We live in a world of sound, yet few of us actively listen to these sounds. In a world dominated by images and words we are increasingly cut off from the messages that reside in sound. We may hear words spoken directly to us but do we search for meaning in the other sounds that permeate our daily lives?
Perhaps it is time for us to open our ears and to hear the world anew. Every issue our politicians discuss; every campaign our activists wage; every environmental catastrophe we bear witness to; every historical event that has shaped our world; every relationship; every love affair; every birth; every death; everything on this little planet, since it came into existence 4.54 billion years ago, has either created a sound or has a sound associated with it. Sound is important and we ignore it at our peril.
In my lifetime, the sonic environment in which I have existed has changed dramatically. Perhaps the most telling change has been the ‘muting’ of the dawn chorus. I have returned to my childhood home many times; when I was a boy I would be woken, as the east began to glow, by the joyous song of my avian friends. Today, in the same bedroom, I’m woken by sounds of traffic on the nearby road drowning out the sounds of the few birds that still have song left in them. We know that Britain’s songbirds are in serious decline. While much has been written about this decline, nothing attests to this reality with as great an impact as the fact that we are losing bird song from our lives.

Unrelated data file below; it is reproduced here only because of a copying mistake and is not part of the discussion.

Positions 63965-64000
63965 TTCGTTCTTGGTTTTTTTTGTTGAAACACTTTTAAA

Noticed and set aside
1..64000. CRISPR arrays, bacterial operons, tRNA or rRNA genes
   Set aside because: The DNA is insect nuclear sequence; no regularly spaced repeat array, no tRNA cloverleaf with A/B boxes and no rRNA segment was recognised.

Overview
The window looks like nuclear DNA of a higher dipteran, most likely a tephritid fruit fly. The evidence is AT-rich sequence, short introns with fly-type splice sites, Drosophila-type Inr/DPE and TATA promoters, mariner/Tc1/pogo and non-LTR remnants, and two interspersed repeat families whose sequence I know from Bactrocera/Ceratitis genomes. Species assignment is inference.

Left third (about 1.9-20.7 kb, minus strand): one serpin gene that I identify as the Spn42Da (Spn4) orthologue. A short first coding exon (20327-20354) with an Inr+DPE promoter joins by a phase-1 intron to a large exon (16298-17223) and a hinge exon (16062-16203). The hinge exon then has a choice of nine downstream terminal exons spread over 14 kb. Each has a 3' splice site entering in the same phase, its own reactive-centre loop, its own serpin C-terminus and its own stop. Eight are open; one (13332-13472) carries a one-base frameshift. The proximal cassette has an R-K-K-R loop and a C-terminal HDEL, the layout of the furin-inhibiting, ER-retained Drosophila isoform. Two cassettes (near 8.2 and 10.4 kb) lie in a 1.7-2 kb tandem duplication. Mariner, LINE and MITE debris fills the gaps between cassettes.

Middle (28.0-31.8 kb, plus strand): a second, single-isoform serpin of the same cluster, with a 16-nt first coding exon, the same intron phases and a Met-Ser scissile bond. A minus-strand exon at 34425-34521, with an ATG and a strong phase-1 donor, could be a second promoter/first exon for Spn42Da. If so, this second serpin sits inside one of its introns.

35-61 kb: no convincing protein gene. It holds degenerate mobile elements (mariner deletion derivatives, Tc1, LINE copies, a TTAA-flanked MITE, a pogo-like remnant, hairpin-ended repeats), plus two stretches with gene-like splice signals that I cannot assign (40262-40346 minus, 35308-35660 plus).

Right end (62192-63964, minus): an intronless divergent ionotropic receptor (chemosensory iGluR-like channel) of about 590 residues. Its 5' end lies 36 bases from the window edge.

I have a memory of what once was, but what of my baby daughter? She may grow up in a world populated by a few dominant bird species that generally ‘squawk’ rather than ‘sing’. Perhaps she is the lucky one as she will have no memory of a past filled with bird song to make her sad.
It is only relatively recently that I have started to acknowledge that sound has been one of the most important determinants of the life I have chosen to live. The realisation that Rachel Carson was right and we would soon experience ‘silent springs’ is one of many reasons why I ended up becoming an environmentalist. Sitting in the forests of southeast Australia listening to the harmony of biodiversity made me a passionate spokesperson for the preservation of the wild. Walking through the slums of Dharavi in Mumbai, being assaulted by a cacophony of human generated ‘noise’, made me an ardent advocate for re-connecting people to nature as a way of fighting poverty. Sound has helped me understand that the ways we are trying to solve the many crises we face are misguided and almost certainly wrong. Forget all this nonsense about economic growth being the solution.
The sound of economic growth is disharmonic and is totally at odds with the cadence and rhythms of the natural world. Sound has helped me understand that through actively listening to the world we will be better able to find solutions to our most intractable problems.
The impact of actively listening should never be underestimated. Twenty years ago, I was in Australia doing a PhD on the links between climate change and human security. I was using words and images to describe the impacts that a changing climate could have on the small island states of the southwest Pacific. In various formats, I started to tell people about what I was discovering through my research. If action were not taken to halt emissions of carbon dioxide and other greenhouse gases then some islands, namely Kiribati, Tuvalu and Tokelau, would disappear under rising seas.